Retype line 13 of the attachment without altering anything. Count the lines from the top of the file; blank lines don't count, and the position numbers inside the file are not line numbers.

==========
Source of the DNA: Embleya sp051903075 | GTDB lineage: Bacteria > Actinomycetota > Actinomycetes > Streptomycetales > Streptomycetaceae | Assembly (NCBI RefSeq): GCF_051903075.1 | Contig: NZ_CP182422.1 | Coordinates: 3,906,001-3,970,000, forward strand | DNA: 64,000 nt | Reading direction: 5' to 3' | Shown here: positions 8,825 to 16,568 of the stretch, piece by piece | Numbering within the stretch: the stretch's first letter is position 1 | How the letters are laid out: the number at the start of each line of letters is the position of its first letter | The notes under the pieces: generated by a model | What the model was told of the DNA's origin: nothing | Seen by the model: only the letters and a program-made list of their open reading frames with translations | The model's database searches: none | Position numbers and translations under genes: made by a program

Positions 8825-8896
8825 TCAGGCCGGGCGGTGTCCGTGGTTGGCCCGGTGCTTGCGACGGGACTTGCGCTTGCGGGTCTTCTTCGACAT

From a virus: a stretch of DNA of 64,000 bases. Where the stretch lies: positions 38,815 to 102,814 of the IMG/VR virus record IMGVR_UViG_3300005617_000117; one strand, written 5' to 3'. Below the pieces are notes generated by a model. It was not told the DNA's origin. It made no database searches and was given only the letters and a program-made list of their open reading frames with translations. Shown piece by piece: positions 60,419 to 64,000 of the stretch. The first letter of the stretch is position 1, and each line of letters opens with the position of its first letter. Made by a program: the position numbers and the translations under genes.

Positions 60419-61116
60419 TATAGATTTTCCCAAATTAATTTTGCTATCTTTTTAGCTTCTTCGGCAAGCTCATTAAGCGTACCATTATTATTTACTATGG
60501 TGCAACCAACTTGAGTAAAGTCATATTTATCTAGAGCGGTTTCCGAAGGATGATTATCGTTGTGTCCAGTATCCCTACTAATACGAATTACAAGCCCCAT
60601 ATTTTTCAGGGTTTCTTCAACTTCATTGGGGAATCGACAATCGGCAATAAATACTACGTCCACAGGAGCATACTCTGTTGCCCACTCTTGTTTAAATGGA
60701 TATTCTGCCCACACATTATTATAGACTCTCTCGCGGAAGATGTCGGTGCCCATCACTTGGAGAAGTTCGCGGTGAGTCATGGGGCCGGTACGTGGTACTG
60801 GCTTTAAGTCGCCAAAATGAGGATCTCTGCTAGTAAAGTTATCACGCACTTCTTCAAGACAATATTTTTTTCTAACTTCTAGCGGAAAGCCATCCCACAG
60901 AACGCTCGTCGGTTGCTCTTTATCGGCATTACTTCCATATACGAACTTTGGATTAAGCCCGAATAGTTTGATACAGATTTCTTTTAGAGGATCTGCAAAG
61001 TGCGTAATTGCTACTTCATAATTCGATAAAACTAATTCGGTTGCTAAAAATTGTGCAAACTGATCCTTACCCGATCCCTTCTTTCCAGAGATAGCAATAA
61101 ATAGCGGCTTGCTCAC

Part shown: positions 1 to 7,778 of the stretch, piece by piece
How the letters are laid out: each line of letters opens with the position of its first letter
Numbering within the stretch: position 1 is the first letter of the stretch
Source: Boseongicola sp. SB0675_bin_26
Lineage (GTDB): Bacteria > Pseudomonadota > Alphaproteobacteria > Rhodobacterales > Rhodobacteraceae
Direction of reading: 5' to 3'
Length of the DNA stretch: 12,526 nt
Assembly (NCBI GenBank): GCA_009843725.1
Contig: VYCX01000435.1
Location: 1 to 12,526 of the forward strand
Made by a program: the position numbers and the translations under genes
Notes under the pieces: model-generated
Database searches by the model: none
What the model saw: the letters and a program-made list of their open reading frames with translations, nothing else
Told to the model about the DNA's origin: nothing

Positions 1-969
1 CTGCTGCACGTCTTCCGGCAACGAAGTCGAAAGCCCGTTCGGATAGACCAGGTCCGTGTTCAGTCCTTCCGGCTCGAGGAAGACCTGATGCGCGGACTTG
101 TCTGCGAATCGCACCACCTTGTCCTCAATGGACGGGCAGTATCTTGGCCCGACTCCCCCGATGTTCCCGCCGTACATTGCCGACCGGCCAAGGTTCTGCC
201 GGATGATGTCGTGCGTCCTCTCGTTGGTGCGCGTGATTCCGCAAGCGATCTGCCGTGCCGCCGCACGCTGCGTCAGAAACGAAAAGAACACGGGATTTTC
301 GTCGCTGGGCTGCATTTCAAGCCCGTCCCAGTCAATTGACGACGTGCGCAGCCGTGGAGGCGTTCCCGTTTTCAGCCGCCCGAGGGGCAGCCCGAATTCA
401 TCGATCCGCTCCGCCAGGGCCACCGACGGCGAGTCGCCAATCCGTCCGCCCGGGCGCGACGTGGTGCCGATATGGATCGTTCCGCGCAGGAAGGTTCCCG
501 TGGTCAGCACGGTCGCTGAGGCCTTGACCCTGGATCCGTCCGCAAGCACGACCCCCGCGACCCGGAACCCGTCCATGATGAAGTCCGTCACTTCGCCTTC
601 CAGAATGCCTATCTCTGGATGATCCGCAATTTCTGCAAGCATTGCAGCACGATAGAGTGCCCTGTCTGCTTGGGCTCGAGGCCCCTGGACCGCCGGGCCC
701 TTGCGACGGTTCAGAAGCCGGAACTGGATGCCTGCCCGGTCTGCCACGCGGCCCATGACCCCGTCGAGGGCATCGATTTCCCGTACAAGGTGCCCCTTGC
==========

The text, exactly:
61101 ATAGCGGCTTGCTCAC